Research Interests

My research interests lie in the area of human-computer interaction, UI design, adaptive systems and eye-tracking. I am interested in the exploration of experimental and radically novel interface designs of the future, and rethinking how existing devices and interfaces can be augmented by integrating new technologies and sensors. This includes the design of interaction techniques for tablet computers, multimodal and AI-driven systems, virtual and augmented reality, in the pursuit to explore new interactive capabilities to empower users.

Topics include:

UI Software and Technology. Exploring novel adaptive user interfaces to increase the user’s efficiency, ergonomics, and comfort in the interaction with a computer. This includes integration of attention and touch (UIST’14-16), pen computing (CHI’16-17), 3D gesture (SUI’17) and head pointing (VR’19).

Eye-tracking. I have investigated eye-tracking calibration methods that are implicit, easy to use, and automatic (UIST’13, ETRA’19). I conducted a plethora of experiments that study visual attention in several contexts such as bimanual interaction (CHI’16), mobile scrolling (CHI’18), and VR (VRST’20).

Usable Security. I have also experience and work-in-progress in Usable Security research, such as in VR where we assessed behavioural biometric user identification based on headset and controller motion (CHI’19), and study of biometric, physical, and behavioral access methods (MUM’18).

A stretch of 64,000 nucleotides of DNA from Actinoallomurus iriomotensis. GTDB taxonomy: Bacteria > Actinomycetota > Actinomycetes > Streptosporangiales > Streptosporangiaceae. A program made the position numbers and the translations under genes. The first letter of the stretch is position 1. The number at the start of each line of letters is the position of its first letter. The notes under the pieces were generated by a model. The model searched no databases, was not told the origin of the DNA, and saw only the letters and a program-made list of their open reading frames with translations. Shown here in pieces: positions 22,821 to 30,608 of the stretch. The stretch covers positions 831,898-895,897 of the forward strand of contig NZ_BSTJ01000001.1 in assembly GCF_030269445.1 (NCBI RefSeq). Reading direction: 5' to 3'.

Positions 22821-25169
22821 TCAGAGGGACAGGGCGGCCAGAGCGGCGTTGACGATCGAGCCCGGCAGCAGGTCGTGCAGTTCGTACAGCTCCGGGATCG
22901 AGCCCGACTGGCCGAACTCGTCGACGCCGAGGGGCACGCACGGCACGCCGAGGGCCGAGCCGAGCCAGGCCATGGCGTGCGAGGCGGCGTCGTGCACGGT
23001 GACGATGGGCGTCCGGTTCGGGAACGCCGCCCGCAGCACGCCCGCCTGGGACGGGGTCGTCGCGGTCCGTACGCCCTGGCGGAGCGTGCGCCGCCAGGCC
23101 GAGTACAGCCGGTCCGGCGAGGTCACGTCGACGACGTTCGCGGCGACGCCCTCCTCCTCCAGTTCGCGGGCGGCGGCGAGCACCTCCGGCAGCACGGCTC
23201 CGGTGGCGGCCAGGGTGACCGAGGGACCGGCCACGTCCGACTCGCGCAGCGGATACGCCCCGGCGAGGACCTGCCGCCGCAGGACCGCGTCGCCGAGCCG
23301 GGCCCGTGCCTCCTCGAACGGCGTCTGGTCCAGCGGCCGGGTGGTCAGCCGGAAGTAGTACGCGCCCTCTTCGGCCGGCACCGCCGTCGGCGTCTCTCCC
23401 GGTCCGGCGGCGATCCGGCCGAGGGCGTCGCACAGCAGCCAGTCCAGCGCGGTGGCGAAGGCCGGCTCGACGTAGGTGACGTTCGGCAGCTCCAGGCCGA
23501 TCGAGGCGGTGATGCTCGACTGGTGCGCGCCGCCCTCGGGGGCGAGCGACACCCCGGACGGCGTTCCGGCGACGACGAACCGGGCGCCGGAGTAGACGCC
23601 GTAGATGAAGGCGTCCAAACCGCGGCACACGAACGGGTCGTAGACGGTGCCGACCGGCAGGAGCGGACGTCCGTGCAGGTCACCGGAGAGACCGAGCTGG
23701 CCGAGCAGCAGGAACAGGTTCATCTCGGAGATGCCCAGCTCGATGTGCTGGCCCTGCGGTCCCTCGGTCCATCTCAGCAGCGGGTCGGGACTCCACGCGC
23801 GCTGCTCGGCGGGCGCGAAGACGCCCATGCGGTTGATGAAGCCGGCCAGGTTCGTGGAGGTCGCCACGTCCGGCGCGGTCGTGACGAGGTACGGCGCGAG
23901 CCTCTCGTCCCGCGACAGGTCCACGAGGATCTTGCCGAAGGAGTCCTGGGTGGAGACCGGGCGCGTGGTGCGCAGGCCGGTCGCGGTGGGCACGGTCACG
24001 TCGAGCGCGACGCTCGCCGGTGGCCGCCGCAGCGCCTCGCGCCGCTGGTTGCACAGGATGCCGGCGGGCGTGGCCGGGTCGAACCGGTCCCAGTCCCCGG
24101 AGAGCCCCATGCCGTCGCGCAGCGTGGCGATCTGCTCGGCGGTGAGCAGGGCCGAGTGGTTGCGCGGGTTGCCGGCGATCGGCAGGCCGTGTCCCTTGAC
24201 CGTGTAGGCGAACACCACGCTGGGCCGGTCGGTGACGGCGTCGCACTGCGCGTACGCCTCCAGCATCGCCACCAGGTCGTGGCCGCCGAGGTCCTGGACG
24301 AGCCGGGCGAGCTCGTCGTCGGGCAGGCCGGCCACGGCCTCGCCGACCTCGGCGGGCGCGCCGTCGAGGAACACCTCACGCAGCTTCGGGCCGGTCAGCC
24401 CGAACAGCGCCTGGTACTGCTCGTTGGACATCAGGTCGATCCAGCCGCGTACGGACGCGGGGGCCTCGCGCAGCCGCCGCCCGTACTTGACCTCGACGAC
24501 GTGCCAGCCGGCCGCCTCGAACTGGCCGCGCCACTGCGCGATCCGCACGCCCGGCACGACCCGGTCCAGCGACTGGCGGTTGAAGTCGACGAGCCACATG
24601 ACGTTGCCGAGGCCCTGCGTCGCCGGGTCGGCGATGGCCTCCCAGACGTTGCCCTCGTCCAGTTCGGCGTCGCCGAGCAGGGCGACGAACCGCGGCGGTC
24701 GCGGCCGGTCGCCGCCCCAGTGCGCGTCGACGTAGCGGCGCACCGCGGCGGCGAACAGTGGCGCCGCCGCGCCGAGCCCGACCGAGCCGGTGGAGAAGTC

Sketching and Design. Digital tools and techniques to enhance the user’s capability to sketch and design. At Microsoft Research I developed applications that unify stylus and multitouch input on mobile tablet devices to increase productivity (CHI’17). I built a design application that intelligently considers visual attention for graphics design tools (Best Paper Nominee, UIST’15), and investigated rapid prototyping tools for Mixed Reality (CHI’21).

AR/VR. Many of my projects are set in AR/VR. This includes eye-based multimodal input with freehand gestures (SUI’17) and handheld menus (VRST’20) as well as implicit motion tracking to identify the user (CHI’19). More recent work focuses on blending virtual/real spaces in form of effortless pervasive AR interfaces, and rapid prototyping tools to create mixed reality content (CHI’21).